“France 2030”: the title of the energy and industrial investment plan presented on Tuesday by Emmanuel Macron is much more ambitious than it appears. Only eight years separate the presidential election of April 2022 from the deadline announced for France “to once again become a nation of innovation and research” and win “the battle for independence”. The political calculation is simple to do: a five-year term and a half. A good reason to see in this plan, endowed with 30 billion euros, a possible axis of the outgoing president’s electoral campaign, if he chooses to stand for a second term …
“Small innovative nuclear reactors”
One of the most salient elements of this system concerns nuclear energy, on which France today depends 70% for its daily electricity consumption. One billion euros will be devoted to developing “innovative small-scale nuclear reactors” from 150 to 170 megawatts, unlike the mega-projects favored until then such as the EPR (European Pressurized Reactor) in Flamanville (Manche, France). 1300 megawatts), the cost of which alone is estimated at … 46 billion euros.
Focusing on small reactors, easy to assemble, will make it possible to standardize their production and completely renew the French industrial atomic sector which, in addition to the 58 reactors in service in France, has produced more than 120 operational reactors in France. the world. The United States, China and South Korea are also exploring projects of this type today which will allow, in the future, to market “mini-power plants” that are much less expensive to build.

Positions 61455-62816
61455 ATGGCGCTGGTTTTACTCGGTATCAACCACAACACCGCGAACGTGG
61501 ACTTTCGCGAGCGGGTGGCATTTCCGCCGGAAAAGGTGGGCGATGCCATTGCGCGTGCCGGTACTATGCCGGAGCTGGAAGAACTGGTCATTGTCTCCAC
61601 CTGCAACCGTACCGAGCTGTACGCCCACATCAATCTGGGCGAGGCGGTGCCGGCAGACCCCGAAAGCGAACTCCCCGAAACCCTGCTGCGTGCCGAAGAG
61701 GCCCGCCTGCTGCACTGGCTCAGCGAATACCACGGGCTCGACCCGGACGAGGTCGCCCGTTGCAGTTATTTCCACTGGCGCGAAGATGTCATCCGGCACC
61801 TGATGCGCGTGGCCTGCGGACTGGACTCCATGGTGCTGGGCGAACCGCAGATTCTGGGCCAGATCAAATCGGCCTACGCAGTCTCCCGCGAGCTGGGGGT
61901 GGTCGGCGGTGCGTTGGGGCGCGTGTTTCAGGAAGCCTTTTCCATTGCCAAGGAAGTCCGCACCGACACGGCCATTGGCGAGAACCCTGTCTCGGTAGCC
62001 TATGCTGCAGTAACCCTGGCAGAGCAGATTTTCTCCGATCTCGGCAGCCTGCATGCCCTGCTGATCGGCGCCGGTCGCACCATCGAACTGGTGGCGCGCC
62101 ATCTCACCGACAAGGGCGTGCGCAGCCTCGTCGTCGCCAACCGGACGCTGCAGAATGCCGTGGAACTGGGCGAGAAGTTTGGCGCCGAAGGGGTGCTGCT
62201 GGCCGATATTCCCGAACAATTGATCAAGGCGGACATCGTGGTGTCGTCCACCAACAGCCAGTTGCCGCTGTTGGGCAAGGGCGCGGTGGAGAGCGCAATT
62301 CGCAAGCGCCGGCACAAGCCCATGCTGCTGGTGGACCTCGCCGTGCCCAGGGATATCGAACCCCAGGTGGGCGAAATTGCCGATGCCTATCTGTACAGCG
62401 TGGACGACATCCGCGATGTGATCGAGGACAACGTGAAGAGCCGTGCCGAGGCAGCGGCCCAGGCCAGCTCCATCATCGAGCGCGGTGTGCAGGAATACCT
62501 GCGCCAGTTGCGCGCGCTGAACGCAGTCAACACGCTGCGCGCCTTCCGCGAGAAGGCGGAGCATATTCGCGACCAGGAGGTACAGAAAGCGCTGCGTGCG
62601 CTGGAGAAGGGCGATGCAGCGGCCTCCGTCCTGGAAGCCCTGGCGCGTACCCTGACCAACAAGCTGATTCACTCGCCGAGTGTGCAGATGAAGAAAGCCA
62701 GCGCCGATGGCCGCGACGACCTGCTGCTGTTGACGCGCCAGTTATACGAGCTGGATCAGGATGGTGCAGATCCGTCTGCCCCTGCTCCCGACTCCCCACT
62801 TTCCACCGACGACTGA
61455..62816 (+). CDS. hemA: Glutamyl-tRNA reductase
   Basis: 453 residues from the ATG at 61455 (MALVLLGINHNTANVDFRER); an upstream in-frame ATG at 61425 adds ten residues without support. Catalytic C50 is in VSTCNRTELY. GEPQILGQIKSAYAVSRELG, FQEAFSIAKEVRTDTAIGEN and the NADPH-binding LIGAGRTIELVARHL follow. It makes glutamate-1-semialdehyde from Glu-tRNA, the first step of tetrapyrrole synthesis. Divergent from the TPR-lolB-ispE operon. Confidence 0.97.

France’s nuclear asset is a double-edged sword. On the one hand, it places Paris in an advantageous position in the race to decarbonise the economy, in line with a recent report by the United Nations Economic Commission for Europe (Unece), based in Geneva, according to which the he atom is a low-carbon energy that has “avoided emissions of 74 gigatonnes of CO2 over the past fifty years, or the equivalent of emissions from the entire planet for two years”. “In many parts of the world, nuclear power is one of the most cost-competitive to generate electricity,” the document continues.
On the other hand, this plan risks, on the other hand, relaunching the accusations of proliferation often addressed to France. Naval Group, the submarine manufacturer recently released by Australia (which was to buy classic submersibles from France) is also a stakeholder in the consortium that will produce these miniaturized reactors.
Semiconductors, the dream of revenge
Another strong point of this plan is the amount of funds allocated to the production of semiconductors and electronic components. Six billion euros will be devoted to developing national production of key components. “We want to be able to double our electronic production by 2030 and build a roadmap towards smaller electronic chips to remain one of the leaders in the field,” said Emmanuel Macron, stressing that France “has lost a significant part of its autonomy on several robotics and digital equipment ”.
The main French player in this field is STMicro, whose factories in the Grenoble region employ nearly 30,000 people. Yesterday, France’s key sector, country of engineers, innovation is now lagging behind in the national economy. The country is now eleventh in the world in the Global Innovation Index published in September.